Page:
Cosmology 101: Suddenly your problems seem so small
According to Douglas Adams in The Hitchhiker’s Guide to the Galaxy, the universe was sneezed out of the nose of a being named the Great Green Arkleseizure. But that theory was only accepted by the Jatravartid people of Viltvodle VI, who lived in perpetual fear of the time they called the Coming of the Great White Handkerchief. Here on Earth, we have our own theories on how the universe began, and thankfully they are a lot less icky and a lot more peer-reviewed.
Popular science educators like Professor Brian Cox and Neil deGrasse Tyson do a great job of communicating highly advanced concepts from the upper echelons of academia to laypeople., via TV shows, lectures and magazine articles. But what if you want to deepen your knowledge a little further than that, without actually taking a degree? Somewhere in between?
Here’s the answer: Cosmology 101 from universalclass.com. Prepare to have your mind blown as it takes you through Discovering the Early Universe, The Origins and Early Days of Exploration, Size, Shape & Age of Our Universe, The Greatest Cosmological Advances, and Time Travel. A self-paced online course with instructor feedback, it takes students from the Ancient Greeks through Copernicus, Pythagoras, Aristotle, Newton, Planck, Einstein, Hawking and beyond in a chronicle of humanity’s attempts to describe and explain the universe.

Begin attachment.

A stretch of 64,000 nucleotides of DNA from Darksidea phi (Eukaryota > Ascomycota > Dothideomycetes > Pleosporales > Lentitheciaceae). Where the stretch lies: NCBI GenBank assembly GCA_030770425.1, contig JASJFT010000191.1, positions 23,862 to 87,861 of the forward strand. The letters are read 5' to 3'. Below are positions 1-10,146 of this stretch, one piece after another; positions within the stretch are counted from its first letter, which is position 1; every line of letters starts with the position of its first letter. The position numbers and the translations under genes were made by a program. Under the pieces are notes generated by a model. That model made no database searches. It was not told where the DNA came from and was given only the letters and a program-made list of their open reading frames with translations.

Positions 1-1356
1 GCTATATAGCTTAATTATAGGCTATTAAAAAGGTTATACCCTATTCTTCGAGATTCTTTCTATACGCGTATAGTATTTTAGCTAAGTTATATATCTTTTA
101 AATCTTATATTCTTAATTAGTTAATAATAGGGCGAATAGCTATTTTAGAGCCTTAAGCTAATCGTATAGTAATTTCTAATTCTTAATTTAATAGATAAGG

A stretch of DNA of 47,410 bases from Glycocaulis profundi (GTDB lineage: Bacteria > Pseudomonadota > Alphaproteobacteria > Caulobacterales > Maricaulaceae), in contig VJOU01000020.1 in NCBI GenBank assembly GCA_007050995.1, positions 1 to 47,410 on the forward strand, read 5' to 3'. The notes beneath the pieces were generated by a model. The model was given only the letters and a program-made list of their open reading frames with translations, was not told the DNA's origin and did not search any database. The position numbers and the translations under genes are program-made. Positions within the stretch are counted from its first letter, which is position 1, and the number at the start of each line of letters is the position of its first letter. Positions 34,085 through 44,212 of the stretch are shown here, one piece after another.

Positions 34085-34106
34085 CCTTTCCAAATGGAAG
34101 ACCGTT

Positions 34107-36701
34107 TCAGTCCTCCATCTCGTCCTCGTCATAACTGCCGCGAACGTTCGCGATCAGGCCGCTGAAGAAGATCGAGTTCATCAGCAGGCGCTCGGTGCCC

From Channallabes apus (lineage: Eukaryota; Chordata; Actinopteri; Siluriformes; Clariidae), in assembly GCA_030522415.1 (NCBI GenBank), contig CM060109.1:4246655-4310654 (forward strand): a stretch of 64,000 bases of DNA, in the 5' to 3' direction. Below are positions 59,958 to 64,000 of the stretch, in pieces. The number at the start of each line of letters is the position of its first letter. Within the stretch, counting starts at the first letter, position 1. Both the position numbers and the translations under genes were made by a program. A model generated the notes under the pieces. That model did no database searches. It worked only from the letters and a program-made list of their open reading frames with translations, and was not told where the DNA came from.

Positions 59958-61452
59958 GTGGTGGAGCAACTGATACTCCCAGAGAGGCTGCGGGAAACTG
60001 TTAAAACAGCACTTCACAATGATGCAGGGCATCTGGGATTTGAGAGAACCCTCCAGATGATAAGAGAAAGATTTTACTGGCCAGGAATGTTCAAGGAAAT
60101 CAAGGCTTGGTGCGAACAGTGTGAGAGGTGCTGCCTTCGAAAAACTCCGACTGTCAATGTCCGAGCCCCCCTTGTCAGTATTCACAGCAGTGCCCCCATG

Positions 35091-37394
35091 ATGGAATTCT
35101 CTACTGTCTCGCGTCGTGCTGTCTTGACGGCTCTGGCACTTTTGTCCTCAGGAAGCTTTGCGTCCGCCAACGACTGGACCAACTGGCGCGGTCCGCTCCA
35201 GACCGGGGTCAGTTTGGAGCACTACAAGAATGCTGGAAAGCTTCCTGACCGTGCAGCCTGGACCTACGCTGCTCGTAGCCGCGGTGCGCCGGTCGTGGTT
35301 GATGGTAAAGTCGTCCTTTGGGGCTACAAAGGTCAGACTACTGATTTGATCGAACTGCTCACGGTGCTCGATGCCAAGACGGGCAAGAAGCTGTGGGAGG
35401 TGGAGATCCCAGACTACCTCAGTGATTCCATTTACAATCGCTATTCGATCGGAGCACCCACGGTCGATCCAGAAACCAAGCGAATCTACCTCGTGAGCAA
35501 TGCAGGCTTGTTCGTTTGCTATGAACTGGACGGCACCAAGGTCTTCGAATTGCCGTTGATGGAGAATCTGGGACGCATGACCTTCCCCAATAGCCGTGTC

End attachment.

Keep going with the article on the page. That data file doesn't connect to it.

When did time begin? How will it end? How big is the universe? Is there anything outside it? What is space made of? Can anything travel faster than light? How are stars and galaxies born? What happens if you fall into a black hole? Cosmology 101 takes learners through information gathered by CERN, the Hubble Telescope, WMAP, the Keck Telescopes and others and what it tells us about this great big weird bubble we live in and all that it contains.
Returning briefly to Douglas Adams, ‘Space is big. Really big. You just won't believe how vastly, hugely, mind-bogglingly big it is. I mean, you may think it's a long way down the road to the chemist, but that's just peanuts to space.’
For those wishing to grasp the basics of observing the heavens, an online Introduction to Astronomy is available from IOA.